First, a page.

President Fidel Castro has confirmed that Cuba agreed to let three U.S. aid officials visit the island to assess damage from Hurricane Wilma's assault on the island this week.
But during a Thursday night television appearance, he made it clear that his idea in letting them visit was to discuss ways to improve disaster assistance among countries in the region.
"Cuba has not solicited international aid," Castro said during a regular public affairs problem, reading from the diplomatic note his country sent to the U.S. government accepting the visit.
"It shares, however, the point of view" that countries in the region should "provide each other with mutual assistance in situations of disaster."
The State Department had announced earlier Thursday that Cuba agreed to let three U.S. Agency for International Development experts visit in a rare show of cooperation.
Cuba has routinely turned down American offers of assistance during disasters over the years. Reporting from Havana, CBS News producer Portia Siegelbaum notes that in fact, Castro made a point of saying the U.S. has not offered aid beyond sending the three experts.
Wilma assaulted Cuba with unprecedented flooding earlier this week, Siegelbaum reports. Some streets in the capital were awash in waist high water. Chunks of the city's famous Malecon seawall were ripped off, and already-crumbling buildings along the coastal highway were battered by high winds and waves. But Castro said it was not a national disaster for the island, that recovery teams had immediately sprung into action and not a single life had been lost.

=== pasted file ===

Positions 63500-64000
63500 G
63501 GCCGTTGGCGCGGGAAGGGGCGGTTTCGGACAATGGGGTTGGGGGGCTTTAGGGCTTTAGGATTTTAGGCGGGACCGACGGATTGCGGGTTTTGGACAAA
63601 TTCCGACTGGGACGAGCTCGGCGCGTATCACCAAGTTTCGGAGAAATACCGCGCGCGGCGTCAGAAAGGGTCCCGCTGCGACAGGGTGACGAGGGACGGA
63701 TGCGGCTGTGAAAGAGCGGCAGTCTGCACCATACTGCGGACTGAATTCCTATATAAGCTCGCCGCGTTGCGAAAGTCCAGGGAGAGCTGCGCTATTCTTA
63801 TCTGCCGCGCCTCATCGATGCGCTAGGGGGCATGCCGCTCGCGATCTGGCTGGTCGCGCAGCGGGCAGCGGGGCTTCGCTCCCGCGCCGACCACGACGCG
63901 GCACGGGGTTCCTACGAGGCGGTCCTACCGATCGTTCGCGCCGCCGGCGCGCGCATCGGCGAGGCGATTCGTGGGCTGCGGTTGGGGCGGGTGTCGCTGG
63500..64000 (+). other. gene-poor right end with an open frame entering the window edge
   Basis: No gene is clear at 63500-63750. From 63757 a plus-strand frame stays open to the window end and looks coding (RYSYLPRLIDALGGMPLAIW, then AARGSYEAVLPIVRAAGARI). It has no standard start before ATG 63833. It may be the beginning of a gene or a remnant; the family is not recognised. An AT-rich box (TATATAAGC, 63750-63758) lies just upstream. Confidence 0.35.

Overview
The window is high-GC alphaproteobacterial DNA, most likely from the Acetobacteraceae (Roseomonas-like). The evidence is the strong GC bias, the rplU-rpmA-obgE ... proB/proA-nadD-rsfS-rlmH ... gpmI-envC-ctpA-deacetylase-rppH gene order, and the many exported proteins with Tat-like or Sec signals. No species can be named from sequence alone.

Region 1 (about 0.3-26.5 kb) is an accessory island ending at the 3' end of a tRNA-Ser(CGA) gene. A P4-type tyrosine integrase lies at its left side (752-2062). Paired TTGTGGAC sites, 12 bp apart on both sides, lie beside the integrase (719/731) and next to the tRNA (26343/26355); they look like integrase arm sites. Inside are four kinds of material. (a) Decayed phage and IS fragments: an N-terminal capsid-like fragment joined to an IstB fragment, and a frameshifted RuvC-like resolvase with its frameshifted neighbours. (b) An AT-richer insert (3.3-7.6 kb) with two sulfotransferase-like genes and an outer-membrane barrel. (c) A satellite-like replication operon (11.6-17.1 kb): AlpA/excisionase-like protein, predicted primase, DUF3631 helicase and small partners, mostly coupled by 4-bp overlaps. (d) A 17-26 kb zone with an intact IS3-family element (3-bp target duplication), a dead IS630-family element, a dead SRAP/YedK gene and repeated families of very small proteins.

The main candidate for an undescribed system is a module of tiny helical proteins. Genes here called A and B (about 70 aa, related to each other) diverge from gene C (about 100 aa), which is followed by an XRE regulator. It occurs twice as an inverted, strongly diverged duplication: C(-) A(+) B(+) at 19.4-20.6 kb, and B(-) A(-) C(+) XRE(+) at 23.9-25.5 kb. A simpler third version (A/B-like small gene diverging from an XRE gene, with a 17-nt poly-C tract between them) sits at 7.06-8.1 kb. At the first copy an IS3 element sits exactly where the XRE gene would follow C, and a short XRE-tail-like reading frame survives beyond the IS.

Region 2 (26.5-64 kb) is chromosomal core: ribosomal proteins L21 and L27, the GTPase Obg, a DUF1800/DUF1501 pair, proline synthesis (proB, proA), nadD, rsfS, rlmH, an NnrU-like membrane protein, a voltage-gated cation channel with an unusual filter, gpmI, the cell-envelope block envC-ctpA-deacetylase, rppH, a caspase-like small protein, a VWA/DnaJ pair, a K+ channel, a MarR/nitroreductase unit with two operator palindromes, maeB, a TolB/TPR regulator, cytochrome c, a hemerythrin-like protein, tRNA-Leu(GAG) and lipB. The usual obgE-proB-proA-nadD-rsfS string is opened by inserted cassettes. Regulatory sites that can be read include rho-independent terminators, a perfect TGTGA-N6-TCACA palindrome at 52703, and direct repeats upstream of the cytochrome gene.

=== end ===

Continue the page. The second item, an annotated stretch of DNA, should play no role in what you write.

According to the State Department's Cuba experts, this was the first time the Castro government has accepted a U.S. offer of emergency assistance, department spokesman Sean McCormack said.
The display of U.S.-Cuban cooperation was not expected to produce any easing in the friction between the two countries. The official U.S. policy is to seek a democratic transition in Cuba once the 79-year-old Castro is gone, rather than accept a regime-orchestrated succession. The U.S. trade embargo dates back more than 40 years, and Castro was waged a decades-long struggle against U.S. interests.
Nevertheless, the Cuban leader seemed impressed by what he considered to be the "respectful" tone of the letter offering assistance sent by the new chief of the U.S. Interests Section in Washington, Michael Parmly.
Castro had a particularly contentious relationship with Parmly's predecessor, James Cason, who he once characterized as a "bully."
After Hurricane Dennis pummeled the island in July, Castro expressed gratitude for Washington's offer of $50,000 in aid but rejected it.
Havana offered 1,600 doctors to help victims of Hurricane Katrina, which devastated the U.S. Gulf Coast in August. The State Department said the Cuban help was not needed because enough American doctors had offered their services.
It is not unusual for the United States to offer aid to adversary countries. Iran accepted U.S. aid following an earthquake in 2003. Also, there have been frequent humanitarian food shipments to North Korea over the past decade.
It was unclear when the three U.S. aid experts would arrive in Cuba. Any aid offers would be based on what that team found, and all aid would be distributed through independent groups, McCormack said.